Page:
This is “Planning Concepts”, section 8.1 from the book Creating Services and Products (v. 1.0). For details on it (including licensing), click here.

For more information on the source of this book, or why it is available for free, please see the project's home page. You can browse or download additional books there. To download a .zip file containing this book to use offline, simply click here.

Has this book helped you? Consider passing it on:
Creative Commons supports free culture from music to education. Their licenses helped make this book available to you. helps people like you help teachers fund their classroom projects, from art supplies to books to calculators.

8.1 Planning Concepts

There are two generic planning strategies that a business can pursue.Michael Porter originally identified three generic strategies. He noted that a business can also focus on a market that is not very competitive. Most people consider this to be a special case of the other two strategies. See Porter (1980). It can strive to be efficient, it can differentiate, or both. In other words, a firm can focus on delivering Midas versions of products, Hermes versions of products, or both. A firm that employs a strategy of efficiency strives to be the low-cost producer and compete on the basis of charging less than the other competitors. In contrast, a firm that is competing on the basis of product differentiation can charge premium prices. If charging premium prices yields larger-than-average profits, the market will, of course, attract attentions. Competitors will enter the market with a slightly different product, perhaps even a better product, at a lower price and ultimately drive down the premium prices. The firm will then have to embark on further cost-cutting initiatives, improve their product in order to hold on to market share and survive, or do both. The market is relentless and it demands a two-pronged approach of developing differentiated products and services and cutting costs.

The first mantra of the entrepreneur is “differentiate through innovation or perish” or in simpler terms “differentiate or die.” The second mantra of the entrepreneur is “strive to reduce costs.” The first mantra is accomplished by focusing on Midas versions of products using extravagant engineering and design. Differentiation is not only the engine driving business success under monopolistic competition, but it is also buttressed by attempting to improve costs and product design through frugal engineering. The second mantra is accomplished by focusing on Hermes versions of products using frugal engineering.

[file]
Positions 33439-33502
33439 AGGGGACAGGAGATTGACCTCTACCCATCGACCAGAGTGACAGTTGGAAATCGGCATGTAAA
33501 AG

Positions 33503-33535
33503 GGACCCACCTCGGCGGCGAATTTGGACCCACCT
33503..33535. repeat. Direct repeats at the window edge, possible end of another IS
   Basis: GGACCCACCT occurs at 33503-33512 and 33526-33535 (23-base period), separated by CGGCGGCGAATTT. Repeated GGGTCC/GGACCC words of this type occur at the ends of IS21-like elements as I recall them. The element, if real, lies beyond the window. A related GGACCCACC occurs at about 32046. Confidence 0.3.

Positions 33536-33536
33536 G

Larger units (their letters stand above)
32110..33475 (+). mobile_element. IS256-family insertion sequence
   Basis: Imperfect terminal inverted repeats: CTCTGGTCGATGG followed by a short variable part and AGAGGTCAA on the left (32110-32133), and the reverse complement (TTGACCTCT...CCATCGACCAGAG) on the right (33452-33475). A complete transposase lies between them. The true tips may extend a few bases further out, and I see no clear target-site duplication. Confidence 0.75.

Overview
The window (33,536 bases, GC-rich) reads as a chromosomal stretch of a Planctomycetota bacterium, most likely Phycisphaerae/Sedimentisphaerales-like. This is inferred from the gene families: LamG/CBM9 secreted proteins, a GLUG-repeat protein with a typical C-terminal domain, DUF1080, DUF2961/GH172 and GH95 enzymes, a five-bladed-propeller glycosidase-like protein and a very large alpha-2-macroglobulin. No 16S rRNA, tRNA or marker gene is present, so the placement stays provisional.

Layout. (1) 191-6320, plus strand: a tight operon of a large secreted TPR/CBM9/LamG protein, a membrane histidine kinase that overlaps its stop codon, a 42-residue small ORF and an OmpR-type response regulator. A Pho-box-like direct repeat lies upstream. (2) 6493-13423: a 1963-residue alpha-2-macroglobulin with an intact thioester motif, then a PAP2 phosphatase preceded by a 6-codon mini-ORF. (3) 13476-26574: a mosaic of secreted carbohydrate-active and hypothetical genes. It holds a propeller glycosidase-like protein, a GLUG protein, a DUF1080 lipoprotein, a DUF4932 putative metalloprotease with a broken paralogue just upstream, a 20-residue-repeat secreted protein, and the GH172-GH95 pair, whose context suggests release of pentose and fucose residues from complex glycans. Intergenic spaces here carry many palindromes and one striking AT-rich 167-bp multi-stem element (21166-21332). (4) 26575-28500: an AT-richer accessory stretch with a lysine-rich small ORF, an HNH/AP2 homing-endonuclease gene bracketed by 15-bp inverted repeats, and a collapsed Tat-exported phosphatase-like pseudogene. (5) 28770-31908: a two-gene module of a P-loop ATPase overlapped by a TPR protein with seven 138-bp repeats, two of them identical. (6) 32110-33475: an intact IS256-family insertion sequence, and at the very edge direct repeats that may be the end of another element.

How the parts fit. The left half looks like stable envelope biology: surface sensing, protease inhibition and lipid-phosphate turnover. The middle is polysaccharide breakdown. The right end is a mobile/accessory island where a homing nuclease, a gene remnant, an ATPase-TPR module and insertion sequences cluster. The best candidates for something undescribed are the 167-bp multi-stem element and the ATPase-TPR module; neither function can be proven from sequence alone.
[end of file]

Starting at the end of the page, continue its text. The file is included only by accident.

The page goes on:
As noted earlier, over 99% of the approximately 23 million businesses compete in markets that are characterized by monopolistic competition. That is there are many buyers, many sellers, market entry and exit is easy, and the products are closely related but not identical. There are the two approaches for differentiating products. The first uses marketing and advertising to develop a brand. The second approach is to engage in product development through some sort of research and development (R&D) process and to develop goods and services with updated features. Both approaches are necessary parts of the differentiation process. Marketing and advertising can help illustrate the features and can sometimes delay encroachment by the competition. But in the long run (probably less than a year), successful differentiation depends on product development and R&D.